582 Effects of Multidecadal Changes in Temperature, Snowpack and Precipitation on Streamflow in Southwestern Rivers

Wednesday, 13 January 2016
New Orleans Ernest N. Morial Convention Center
David S. Gutzler, University of New Mexico, Albuquerque, NM

We diagnose the effects of multidecadal changes in temperature, snowpack, and precipitation on the interannual variability of streamflow in southwestern snow-fed rivers. Consistent with many previous studies, we find that snowmelt runoff is shifting toward earlier peak flows as spring season temperatures rise. Many studies conclude that continued decreases in snowpack (primarily driven by long-term temperature change) should generate reduced melt season streamflow, but this effect is confounded in observations by variations in precipitation that are consistent with natural fluctuations. Hence the rivers under study here show no significant secular trends in annual runoff. Total melt season streamflow depends on runoff from cold season snowpack, and on decadally varying precipitation. We use a combination of dynamical model simulations and simple statistical models to attempt to disentangle the effects of temperature and precipitation changes on streamflows.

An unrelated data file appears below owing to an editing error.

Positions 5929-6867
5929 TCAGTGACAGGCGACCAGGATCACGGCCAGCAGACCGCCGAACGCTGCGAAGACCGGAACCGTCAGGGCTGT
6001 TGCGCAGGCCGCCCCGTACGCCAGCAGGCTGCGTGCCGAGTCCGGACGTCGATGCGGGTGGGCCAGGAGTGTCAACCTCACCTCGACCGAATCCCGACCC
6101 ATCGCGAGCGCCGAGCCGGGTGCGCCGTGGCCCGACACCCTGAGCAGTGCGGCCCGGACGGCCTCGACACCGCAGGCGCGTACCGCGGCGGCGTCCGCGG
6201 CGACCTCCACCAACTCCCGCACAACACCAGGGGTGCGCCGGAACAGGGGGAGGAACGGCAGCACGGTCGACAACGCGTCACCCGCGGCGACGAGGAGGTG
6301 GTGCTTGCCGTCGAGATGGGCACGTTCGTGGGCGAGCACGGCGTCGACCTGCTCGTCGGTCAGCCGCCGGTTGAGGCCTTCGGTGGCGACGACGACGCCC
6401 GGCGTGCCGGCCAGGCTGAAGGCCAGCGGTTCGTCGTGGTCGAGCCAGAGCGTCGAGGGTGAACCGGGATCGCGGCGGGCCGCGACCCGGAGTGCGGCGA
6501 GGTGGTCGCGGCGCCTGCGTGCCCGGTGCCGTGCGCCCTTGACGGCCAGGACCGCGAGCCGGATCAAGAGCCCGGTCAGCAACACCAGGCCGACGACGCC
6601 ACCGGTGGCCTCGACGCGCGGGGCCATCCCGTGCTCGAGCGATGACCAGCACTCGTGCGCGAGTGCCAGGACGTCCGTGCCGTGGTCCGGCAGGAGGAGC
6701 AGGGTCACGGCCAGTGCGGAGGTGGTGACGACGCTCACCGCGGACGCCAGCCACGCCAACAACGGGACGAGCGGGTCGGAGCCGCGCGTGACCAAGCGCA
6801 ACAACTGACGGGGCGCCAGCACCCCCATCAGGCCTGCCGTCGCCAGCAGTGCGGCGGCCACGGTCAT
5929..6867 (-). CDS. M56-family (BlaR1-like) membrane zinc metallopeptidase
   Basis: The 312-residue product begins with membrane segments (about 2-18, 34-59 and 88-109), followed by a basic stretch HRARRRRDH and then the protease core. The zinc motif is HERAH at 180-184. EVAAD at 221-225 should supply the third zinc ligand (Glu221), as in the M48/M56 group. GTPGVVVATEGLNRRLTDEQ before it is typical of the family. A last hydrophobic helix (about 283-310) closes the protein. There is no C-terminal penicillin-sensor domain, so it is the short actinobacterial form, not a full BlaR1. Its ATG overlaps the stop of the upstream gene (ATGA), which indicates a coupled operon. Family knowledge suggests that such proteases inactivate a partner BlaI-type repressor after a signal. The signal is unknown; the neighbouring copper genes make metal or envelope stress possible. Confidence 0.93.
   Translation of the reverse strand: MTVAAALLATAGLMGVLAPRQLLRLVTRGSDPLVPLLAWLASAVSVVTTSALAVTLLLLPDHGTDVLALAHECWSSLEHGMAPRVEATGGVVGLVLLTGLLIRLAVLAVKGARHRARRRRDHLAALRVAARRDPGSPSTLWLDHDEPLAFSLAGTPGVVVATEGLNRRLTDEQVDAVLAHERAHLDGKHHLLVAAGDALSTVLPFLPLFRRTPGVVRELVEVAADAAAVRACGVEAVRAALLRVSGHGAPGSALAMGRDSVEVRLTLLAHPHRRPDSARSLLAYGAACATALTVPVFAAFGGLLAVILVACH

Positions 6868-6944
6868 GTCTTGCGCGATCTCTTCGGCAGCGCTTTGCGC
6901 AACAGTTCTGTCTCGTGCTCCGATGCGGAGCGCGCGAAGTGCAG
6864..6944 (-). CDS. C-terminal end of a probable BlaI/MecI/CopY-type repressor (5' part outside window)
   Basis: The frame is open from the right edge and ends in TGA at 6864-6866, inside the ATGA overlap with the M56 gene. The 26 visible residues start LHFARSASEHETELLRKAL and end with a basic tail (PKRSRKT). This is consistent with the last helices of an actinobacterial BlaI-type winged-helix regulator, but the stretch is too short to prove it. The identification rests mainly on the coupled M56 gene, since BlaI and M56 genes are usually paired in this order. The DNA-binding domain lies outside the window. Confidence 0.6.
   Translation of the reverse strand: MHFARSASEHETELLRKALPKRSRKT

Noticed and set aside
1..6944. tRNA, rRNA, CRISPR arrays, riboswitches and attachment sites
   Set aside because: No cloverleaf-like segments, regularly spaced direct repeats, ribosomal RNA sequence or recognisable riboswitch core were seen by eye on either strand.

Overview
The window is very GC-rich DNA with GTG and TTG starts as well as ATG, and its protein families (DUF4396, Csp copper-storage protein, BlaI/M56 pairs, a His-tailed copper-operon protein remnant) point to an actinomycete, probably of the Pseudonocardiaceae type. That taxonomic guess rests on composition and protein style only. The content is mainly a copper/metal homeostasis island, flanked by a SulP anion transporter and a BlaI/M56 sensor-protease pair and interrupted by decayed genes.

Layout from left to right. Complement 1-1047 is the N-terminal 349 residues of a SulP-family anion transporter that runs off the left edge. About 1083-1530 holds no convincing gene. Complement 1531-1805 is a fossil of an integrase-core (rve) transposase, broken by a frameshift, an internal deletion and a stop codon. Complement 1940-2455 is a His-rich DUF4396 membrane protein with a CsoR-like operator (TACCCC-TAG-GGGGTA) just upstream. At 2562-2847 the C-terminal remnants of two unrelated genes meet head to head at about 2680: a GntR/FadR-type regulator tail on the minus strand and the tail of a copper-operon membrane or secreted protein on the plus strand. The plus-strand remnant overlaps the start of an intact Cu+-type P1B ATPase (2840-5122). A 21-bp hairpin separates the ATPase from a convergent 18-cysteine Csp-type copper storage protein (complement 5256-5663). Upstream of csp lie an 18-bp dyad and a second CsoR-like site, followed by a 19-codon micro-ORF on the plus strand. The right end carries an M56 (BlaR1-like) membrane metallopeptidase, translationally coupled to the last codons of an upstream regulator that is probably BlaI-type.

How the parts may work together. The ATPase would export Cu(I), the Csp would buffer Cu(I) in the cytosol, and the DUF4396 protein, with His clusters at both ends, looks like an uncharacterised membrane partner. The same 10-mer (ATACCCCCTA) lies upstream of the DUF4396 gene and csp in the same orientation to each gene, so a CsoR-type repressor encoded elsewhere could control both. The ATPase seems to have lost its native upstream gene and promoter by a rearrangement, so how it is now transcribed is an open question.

The results allow us to interpret observed changes in the skill of operational regression-based seasonal forecast models for streamflow in southwestern rivers. Clearer interpretation of these forecasts is important for stakeholders who make water allocation decisions early in the water year based on expected streamflows.

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